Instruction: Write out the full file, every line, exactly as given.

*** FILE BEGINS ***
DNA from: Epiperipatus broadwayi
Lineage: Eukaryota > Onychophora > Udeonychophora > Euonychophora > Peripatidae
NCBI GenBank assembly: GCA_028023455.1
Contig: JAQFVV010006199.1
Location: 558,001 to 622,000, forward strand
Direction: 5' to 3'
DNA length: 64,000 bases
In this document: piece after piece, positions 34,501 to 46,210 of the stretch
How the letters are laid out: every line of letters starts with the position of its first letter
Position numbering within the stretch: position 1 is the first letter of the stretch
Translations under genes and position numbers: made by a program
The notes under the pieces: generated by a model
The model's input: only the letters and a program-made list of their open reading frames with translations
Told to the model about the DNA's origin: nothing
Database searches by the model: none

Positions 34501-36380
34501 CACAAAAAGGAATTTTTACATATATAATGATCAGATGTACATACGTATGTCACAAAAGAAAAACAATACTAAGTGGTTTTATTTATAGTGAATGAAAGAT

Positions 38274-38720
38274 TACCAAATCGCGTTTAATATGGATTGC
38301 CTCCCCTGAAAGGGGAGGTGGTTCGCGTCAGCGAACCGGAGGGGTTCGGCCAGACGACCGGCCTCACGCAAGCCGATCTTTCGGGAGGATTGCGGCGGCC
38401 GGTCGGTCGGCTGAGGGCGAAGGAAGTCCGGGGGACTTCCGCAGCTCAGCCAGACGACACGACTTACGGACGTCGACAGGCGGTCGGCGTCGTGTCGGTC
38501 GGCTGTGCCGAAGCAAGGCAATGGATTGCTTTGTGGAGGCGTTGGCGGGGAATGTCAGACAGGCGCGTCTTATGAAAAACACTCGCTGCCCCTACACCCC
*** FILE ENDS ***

DNA from: Epiperipatus broadwayi
Lineage: Eukaryota > Onychophora > Udeonychophora > Euonychophora > Peripatidae
NCBI GenBank assembly: GCA_028023455.1
Contig: JAQFVV010006199.1
Location: 558,001 to 622,000, forward strand
Direction: 5' to 3'
DNA length: 64,000 bases
In this document: piece after piece, positions 34,501 to 46,210 of the stretch
How the letters are laid out: every line of letters starts with the position of its first letter
Position numbering within the stretch: position 1 is the first letter of the stretch
Translations under genes and position numbers: made by a program
The notes under the pieces: generated by a model
The model's input: only the letters and a program-made list of their open reading frames with translations
Told to the model about the DNA's origin: nothing
Database searches by the model: none

Positions 34501-36380
34501 CACAAAAAGGAATTTTTACATATATAATGATCAGATGTACATACGTATGTCACAAAAGAAAAACAATACTAAGTGGTTTTATTTATAGTGAATGAAAGAT

Positions 38274-38720
38274 TACCAAATCGCGTTTAATATGGATTGC
38301 CTCCCCTGAAAGGGGAGGTGGTTCGCGTCAGCGAACCGGAGGGGTTCGGCCAGACGACCGGCCTCACGCAAGCCGATCTTTCGGGAGGATTGCGGCGGCC
38401 GGTCGGTCGGCTGAGGGCGAAGGAAGTCCGGGGGACTTCCGCAGCTCAGCCAGACGACACGACTTACGGACGTCGACAGGCGGTCGGCGTCGTGTCGGTC
38501 GGCTGTGCCGAAGCAAGGCAATGGATTGCTTTGTGGAGGCGTTGGCGGGGAATGTCAGACAGGCGCGTCTTATGAAAAACACTCGCTGCCCCTACACCCC